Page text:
Author(s):

  • Ning Zou
  • Yu Chi
  • Daqing He
  • Bo Xie
  • Zhendong Wang

Abstract:

Dementia is a major public health concern, and mobile technologies have been identified as having the potential to improve the quality of life for individuals with dementia and their caregivers. Recent research, however, suggests that technology-based solutions are frequently driven by and beneficial to caregivers, not both. Emerging personal technologies that are equipped with self-tracking are an ideal option for accommodating person-centered care in light of the collaborative nature of dementia care. However, there is a lack of investigation on how tracking occurs in the context of dementia care. This article presents a thematic analysis of the types of tracking-related information desired in dementia care online communities, as well as how and by whom they are desired through adapting the Conceptual Model of Shared Health Informatics (CoMSHI) for tracking in chronic illness management. Our findings show that four types of tracking metrics are desired for nine types of information: safety alert for wandering, falls, and strangers, reminders of daily life activities and medical and health related activities, monitoring data related to daily life activities and data related to health status, and remote control for patients’ daily life activities and financial safety. Family members, caregivers, community members, and persons with dementia involved in work with tracked data face specific challenges. We recommend that self-tracking technologies be implemented in dementia care through collaboration, with the recognition of different types of information as well as different roles involved and with particular attention paid to different types of data work and related roles in data work.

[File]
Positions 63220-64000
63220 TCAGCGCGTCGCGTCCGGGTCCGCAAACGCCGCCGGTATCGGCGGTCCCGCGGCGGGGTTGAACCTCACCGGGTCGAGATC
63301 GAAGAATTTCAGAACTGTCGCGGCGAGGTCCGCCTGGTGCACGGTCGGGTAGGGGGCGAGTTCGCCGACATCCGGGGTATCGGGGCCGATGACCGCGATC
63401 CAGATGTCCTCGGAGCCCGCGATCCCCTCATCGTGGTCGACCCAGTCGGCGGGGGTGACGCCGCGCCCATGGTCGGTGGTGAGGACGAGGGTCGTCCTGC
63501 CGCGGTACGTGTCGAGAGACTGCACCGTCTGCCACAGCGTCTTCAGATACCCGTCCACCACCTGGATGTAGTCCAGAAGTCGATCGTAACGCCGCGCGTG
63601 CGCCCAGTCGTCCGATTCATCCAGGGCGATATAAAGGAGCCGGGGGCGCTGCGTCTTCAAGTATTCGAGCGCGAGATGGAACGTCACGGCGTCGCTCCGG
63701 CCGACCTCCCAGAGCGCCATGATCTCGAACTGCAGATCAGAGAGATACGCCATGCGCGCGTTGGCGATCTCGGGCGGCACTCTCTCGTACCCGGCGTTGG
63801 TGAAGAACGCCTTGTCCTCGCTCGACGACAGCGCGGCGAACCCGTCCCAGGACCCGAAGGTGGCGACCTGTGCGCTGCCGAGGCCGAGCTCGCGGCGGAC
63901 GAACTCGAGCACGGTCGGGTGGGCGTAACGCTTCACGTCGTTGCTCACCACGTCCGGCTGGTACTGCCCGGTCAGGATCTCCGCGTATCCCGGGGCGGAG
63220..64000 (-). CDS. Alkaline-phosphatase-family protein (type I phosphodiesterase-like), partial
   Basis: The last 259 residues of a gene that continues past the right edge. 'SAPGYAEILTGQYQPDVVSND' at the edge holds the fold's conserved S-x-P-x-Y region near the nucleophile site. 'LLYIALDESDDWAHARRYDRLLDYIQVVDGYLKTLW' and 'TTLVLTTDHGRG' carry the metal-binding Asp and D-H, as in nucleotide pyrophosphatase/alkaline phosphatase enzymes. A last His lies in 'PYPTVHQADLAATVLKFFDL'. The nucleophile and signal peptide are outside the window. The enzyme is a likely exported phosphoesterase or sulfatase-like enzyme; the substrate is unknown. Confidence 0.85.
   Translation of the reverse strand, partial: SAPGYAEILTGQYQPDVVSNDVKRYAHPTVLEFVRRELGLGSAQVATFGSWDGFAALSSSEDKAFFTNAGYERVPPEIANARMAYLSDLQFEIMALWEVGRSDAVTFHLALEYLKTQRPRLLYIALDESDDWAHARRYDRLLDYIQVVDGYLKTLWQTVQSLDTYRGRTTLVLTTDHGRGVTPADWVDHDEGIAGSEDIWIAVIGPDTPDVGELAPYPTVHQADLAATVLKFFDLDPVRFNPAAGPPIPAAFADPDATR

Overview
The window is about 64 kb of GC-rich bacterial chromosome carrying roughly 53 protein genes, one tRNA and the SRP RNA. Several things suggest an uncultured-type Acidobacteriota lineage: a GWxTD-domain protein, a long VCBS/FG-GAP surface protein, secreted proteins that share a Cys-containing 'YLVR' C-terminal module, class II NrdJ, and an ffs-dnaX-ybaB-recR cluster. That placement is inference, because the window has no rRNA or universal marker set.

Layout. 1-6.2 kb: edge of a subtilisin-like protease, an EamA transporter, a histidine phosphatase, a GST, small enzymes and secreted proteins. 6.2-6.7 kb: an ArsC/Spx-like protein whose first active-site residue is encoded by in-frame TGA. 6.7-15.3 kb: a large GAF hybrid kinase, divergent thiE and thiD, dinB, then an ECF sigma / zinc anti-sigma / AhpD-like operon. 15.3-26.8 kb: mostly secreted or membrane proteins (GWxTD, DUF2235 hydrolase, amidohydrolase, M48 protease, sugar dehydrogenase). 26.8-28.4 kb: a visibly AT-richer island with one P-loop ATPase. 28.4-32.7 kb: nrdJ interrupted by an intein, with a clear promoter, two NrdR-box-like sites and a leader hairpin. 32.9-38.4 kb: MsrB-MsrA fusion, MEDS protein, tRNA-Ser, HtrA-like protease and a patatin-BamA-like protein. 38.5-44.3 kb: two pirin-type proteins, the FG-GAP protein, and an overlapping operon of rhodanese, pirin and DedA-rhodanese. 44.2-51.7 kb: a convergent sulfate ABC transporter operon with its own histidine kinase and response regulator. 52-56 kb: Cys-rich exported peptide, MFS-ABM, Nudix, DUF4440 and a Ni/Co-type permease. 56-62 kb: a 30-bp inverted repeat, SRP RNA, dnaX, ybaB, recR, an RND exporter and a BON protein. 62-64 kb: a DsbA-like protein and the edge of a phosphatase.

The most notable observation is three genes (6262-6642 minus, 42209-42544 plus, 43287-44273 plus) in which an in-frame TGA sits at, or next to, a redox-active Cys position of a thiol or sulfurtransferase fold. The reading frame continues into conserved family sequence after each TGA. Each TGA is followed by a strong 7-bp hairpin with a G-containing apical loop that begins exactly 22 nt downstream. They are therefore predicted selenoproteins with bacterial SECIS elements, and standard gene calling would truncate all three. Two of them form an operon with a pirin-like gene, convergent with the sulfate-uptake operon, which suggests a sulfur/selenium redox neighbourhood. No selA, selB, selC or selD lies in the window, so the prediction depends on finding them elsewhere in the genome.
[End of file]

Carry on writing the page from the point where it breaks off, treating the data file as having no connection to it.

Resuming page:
Documentation:

https://doi.org/10.1016/j.ipm.2022.103024

The SELF Institute